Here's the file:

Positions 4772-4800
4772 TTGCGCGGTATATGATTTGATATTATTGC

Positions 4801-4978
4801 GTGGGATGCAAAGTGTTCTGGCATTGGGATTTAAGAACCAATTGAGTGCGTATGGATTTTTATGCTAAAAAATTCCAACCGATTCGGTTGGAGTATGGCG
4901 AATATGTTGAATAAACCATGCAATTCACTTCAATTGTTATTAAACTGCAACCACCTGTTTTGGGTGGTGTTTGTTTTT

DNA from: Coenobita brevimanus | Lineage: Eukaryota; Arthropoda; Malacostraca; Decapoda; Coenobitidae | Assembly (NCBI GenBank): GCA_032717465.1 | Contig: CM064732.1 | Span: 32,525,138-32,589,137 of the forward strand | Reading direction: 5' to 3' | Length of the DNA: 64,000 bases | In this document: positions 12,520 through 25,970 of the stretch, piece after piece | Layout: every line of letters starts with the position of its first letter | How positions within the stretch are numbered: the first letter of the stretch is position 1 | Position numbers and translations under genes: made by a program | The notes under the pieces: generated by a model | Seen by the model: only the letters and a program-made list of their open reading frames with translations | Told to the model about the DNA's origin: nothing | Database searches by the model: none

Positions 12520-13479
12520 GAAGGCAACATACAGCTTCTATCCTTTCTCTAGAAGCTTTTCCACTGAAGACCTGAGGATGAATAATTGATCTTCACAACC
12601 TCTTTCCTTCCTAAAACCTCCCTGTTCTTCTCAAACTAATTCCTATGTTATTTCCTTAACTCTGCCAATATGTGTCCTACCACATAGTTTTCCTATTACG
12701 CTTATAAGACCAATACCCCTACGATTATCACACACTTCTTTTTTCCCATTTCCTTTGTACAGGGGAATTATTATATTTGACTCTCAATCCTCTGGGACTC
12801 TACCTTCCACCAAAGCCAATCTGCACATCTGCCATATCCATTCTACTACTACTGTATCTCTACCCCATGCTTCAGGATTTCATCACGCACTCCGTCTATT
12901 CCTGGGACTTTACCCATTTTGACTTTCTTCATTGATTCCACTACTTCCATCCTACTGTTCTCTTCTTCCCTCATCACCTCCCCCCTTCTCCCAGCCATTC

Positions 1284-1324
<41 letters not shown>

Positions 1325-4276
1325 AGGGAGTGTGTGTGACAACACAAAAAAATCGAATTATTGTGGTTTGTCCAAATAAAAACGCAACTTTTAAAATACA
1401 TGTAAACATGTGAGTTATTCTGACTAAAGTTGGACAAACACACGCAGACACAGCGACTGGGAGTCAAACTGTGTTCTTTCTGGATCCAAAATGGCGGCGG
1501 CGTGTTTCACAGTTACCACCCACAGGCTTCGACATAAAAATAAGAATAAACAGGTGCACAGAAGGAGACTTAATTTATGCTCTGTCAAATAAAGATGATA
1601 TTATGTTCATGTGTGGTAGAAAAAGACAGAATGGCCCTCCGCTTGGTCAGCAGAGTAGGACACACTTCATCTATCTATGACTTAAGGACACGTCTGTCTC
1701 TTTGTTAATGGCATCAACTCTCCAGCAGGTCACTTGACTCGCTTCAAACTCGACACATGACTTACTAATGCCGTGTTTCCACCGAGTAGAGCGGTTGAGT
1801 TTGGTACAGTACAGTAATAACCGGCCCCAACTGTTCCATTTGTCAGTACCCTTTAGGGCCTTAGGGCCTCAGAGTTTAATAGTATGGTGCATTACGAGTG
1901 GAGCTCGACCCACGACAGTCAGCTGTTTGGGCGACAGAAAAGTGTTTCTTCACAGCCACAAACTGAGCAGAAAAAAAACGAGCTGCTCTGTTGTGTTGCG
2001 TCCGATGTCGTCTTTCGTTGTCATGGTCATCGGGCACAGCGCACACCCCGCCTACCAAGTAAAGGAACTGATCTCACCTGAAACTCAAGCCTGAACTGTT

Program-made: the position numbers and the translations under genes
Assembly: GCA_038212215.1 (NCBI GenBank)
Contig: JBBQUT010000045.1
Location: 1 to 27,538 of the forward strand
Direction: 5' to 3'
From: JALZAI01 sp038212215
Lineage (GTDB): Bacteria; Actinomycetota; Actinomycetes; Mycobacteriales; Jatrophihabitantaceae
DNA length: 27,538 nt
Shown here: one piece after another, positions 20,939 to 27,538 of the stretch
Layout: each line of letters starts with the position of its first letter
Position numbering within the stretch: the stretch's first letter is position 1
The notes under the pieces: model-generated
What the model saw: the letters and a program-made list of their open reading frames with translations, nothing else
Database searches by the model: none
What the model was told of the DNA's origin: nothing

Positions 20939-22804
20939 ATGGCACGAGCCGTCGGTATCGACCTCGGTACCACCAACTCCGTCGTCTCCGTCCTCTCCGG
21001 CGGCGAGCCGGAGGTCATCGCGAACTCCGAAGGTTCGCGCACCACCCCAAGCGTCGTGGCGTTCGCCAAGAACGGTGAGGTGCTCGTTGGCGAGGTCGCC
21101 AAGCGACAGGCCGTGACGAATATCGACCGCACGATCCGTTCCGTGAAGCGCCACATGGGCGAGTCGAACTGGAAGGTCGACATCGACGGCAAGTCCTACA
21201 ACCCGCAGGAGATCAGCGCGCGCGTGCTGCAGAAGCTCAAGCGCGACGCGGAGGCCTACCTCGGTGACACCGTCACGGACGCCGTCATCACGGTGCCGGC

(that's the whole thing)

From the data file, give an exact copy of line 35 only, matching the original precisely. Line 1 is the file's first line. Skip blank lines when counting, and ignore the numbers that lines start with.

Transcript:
The notes under the pieces: model-generated